(Phys.org) —Even though it may only be a lump of porous rock, Phobos isn't shy about hogging the limelight in this sequence taken by ESA's Mars Express. These three images show Phobos, the larger of the two martian moons, darting across the frame in front of Jupiter, visible as the pale dot in the centre. From right to left, the frames show snapshots before, during and after the small moon's journey in front of the gas giant.
Observed on 1 June 2011, this unusual alignment is known as a conjunction, and occurs when two Solar System bodies appear to pass close to one another on the sky. This is an optical illusion caused by our perspective–when these pictures were taken there was a distance of almost 11 400 km between the spacecraft and Phobos, and a further 529 million km to Jupiter.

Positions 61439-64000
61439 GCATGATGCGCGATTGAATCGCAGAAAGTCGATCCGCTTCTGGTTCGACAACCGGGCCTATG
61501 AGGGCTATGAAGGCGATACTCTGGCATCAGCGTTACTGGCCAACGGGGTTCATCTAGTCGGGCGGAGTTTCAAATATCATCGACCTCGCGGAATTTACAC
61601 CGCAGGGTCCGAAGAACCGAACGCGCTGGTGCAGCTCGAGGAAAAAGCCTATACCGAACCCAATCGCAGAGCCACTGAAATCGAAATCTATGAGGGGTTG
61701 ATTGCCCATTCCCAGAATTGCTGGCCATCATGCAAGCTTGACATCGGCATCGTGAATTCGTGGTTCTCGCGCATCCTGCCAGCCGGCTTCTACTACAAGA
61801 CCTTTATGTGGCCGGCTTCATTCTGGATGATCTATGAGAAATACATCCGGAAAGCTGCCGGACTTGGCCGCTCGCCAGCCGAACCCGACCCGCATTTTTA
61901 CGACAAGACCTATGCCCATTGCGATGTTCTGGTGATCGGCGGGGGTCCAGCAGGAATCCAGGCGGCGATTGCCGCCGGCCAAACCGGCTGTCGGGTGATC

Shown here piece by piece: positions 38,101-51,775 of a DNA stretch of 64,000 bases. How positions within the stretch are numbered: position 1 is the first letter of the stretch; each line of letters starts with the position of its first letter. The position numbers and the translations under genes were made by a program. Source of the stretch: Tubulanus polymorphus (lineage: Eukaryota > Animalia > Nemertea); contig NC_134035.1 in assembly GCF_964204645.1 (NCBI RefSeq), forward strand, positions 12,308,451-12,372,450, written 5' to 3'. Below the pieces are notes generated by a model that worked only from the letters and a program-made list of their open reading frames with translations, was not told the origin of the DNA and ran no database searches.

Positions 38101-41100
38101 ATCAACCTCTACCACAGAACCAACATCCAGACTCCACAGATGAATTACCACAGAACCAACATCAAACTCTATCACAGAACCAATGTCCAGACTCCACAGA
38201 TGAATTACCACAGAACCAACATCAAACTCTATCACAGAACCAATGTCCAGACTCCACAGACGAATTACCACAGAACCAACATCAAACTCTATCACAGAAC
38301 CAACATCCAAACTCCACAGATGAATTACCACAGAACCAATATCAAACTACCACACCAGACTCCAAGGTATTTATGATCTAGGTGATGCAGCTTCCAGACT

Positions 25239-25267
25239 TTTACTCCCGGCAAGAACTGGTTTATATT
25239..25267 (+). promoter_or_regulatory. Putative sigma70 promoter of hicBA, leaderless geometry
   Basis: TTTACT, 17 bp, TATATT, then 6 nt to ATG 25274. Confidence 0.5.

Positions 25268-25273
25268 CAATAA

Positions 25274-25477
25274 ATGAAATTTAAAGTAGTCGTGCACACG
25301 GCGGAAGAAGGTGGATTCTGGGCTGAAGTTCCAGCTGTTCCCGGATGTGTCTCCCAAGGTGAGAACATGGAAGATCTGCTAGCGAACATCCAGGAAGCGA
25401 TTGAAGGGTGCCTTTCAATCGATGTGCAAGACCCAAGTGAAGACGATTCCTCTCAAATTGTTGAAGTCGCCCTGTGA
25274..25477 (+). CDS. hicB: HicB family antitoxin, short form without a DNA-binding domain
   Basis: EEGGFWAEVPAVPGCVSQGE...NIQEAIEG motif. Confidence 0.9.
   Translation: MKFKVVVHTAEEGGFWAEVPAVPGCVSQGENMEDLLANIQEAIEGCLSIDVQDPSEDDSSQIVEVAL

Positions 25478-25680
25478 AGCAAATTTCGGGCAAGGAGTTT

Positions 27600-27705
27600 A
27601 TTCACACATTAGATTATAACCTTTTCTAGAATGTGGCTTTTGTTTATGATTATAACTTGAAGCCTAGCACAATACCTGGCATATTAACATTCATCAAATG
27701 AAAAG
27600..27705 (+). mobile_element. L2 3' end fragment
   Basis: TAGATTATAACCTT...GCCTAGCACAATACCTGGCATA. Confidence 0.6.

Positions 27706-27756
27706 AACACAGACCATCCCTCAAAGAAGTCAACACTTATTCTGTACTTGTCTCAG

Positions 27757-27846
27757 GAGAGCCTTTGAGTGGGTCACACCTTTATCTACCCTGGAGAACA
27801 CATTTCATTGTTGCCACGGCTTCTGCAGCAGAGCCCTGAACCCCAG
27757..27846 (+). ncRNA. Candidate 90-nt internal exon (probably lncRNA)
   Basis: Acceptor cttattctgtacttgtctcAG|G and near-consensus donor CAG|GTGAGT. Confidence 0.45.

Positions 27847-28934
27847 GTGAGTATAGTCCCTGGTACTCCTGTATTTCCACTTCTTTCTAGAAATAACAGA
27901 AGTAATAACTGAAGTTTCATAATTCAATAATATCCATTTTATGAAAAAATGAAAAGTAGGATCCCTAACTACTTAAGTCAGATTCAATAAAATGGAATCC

These three frames are part of a set of 104 taken over a period of 68 seconds by the high-resolution stereo camera on Mars Express. Some of the images were also processed to form a video. The images and the video were originally released in June 2011.
Explore further: Mars Express close flybys of martian moon Phobos